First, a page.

abortion, AHA, Bill Baird, birth control, civil rights, equal rights amendment, ERA, feminism, gay rights, gender roles, heroes, humanism, LGBT, patriarchy, Pro-Choice League, reproductive rights, rights of single people, women's rights
There are genuine heroes in the world, and Bill Baird is one of them. You can pretty much tell who the good guys are by how much they are vilified. Those who actually succeed in their righteous cause generally enjoy such rewards as death threats, historical rewrites, media blackouts and loss of income. Bill has endured all of that and more.
I was fifteen in 1972 when Bill Baird won the first of three landmark Supreme Court cases granting rights and freedoms to single people, teenagers and gay people relating to birth control and sexuality. I was not unaware of the firestorm surrounding the issue of abortion (Baird’s NY clinic was literally firebombed) and the controversial Bill Baird. By the time I entered college – in Boston, where in 1967 Baird got himself arrested in order to argue for single people’s rights to birth control – my access to birth control was unquestioned. I don’t think I even imagined that an unmarried woman would not have had that legal right just a few years prior. Those were heady days for young people with short memories. We were riding the tail of a cultural revolution that had dashed racial barriers, bashed gender roles, and felt close to crashing the glass ceiling. We got the benefits of those fights without getting beat up or worn down. We hadn’t any sense of the reactionary drag that would come to bear on the vessel we expected to sail into the new age.
Fast forward to 2011. I was attending my second national conference of the American Humanist Association and looking over the schedule at breakfast. I had circled Bill Baird’s talk, because the name clicked when I read his bio. Here was the legendary man himself.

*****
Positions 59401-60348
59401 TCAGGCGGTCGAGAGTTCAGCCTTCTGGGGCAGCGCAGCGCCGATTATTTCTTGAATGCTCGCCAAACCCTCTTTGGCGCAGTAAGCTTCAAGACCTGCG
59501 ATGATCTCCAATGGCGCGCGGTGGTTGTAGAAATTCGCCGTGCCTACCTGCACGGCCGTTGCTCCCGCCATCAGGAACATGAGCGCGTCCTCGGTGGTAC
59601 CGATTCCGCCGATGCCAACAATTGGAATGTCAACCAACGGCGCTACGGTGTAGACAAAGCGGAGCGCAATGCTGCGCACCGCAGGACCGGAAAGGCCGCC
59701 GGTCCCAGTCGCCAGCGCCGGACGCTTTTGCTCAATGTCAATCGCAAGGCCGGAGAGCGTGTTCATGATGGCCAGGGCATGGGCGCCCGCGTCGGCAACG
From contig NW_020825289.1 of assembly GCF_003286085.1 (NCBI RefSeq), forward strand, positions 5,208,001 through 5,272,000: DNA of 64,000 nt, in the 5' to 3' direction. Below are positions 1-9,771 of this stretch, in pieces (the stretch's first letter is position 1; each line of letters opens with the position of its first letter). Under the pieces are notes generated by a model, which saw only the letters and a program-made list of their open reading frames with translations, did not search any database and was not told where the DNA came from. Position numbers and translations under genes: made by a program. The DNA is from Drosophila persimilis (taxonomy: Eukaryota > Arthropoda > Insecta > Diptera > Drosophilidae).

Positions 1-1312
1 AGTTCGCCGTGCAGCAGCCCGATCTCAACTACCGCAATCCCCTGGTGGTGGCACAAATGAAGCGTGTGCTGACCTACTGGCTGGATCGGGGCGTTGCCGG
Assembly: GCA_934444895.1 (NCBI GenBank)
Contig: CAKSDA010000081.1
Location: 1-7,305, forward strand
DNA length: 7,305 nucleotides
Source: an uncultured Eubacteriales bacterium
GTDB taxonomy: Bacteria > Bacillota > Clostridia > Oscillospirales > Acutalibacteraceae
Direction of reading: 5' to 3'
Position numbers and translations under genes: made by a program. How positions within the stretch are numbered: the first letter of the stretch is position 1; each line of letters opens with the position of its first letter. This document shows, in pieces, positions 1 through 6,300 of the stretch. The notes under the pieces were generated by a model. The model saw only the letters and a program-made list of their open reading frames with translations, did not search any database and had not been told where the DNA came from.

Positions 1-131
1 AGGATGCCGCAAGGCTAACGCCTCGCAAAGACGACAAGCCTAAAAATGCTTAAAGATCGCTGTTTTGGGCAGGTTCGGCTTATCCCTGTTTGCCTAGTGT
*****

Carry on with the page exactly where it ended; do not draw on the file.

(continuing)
“Oh, Bill Baird… he’s gotten kind of bitter… I think I will go to…” one of my breakfast companions said, naming a different speaker. I put a big asterisk next to the session I had already circled. It proved to be one of the most enlightening and inspiring ninety minutes of my life.
Was Bill bitter? Well, he certainly had harsh words for the humanists, the feminists, for Planned Parenthood, the ACLU and our own AHA among others, all the groups that had spurned him while he was fighting an unpopular fight with unpopular tactics. (Here he held up an enlarged black and white photo of a woman who has died on a tiled kitchen floor from a botched home abortion.) The stories poured out of him – beatings, arrests, threats, repudiation; loss of family, friendships and professional career; and the personal fortune earned from that career expended on legal battles fought not for himself – a successful, professional, fully empowered, while male – but for us. For women. For humanity. It was clear that what hurt the most was the questioning of his motives. Why would a man put his life on the line for women, blacks and the poor? He was suspect on all fronts – an infiltrator trying to subvert the women’s movement; a commie, an atheist; a racist who wanted to bring birth control to the inner city in order to reduce the black population; a womanizer on the make! When in truth he was only ever a humanist, a humanitarian intent on saving lives, a patriot dedicated to defending the highest ideals of our country.
Bill is still a warrior. He’s rough, he’s rude, he’s righteous. He’s full of fight. But today, at 80, he’s fighting for the record, for respect, for acknowledgment of the role he played – at great personal cost – in laying the the groundwork for Roe v. Wade. He is nearing the end of his hardworking days, a wounded hero who’s legacy just happens to be crucially relevant to today’s conversation about women’s health and reproductive rights.